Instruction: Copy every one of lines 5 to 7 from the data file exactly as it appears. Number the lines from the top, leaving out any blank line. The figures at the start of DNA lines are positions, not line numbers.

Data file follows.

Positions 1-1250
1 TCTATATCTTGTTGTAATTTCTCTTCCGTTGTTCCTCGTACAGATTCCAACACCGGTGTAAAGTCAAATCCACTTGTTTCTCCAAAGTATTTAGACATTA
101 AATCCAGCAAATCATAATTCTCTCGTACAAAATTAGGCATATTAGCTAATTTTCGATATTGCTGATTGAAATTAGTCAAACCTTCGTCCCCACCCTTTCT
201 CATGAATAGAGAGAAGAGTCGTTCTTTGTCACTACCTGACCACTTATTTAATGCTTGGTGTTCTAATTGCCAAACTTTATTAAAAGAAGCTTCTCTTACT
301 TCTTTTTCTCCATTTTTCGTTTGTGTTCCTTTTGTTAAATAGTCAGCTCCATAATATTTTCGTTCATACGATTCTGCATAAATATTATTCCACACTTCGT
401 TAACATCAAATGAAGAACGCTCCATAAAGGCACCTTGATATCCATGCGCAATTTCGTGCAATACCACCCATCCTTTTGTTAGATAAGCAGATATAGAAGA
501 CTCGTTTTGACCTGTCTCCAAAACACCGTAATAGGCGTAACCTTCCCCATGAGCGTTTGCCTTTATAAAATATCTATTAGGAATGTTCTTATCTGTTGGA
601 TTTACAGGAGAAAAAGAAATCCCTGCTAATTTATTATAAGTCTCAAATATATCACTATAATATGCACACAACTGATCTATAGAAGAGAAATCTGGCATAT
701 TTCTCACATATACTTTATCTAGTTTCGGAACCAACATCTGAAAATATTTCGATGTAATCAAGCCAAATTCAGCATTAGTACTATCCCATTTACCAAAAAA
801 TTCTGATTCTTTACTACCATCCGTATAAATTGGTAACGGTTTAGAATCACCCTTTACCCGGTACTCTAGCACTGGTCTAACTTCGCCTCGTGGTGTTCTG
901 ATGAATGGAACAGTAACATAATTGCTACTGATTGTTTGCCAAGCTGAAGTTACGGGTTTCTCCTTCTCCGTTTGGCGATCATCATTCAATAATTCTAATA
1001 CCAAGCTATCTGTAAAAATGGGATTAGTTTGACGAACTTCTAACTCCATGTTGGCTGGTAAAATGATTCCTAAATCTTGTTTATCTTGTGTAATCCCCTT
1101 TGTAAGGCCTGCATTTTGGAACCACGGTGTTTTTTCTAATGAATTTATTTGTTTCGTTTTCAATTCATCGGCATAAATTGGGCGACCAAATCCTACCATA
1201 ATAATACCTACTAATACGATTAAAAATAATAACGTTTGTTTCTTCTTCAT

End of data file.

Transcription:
301 TCTTTTTCTCCATTTTTCGTTTGTGTTCCTTTTGTTAAATAGTCAGCTCCATAATATTTTCGTTCATACGATTCTGCATAAATATTATTCCACACTTCGT
401 TAACATCAAATGAAGAACGCTCCATAAAGGCACCTTGATATCCATGCGCAATTTCGTGCAATACCACCCATCCTTTTGTTAGATAAGCAGATATAGAAGA
501 CTCGTTTTGACCTGTCTCCAAAACACCGTAATAGGCGTAACCTTCCCCATGAGCGTTTGCCTTTATAAAATATCTATTAGGAATGTTCTTATCTGTTGGA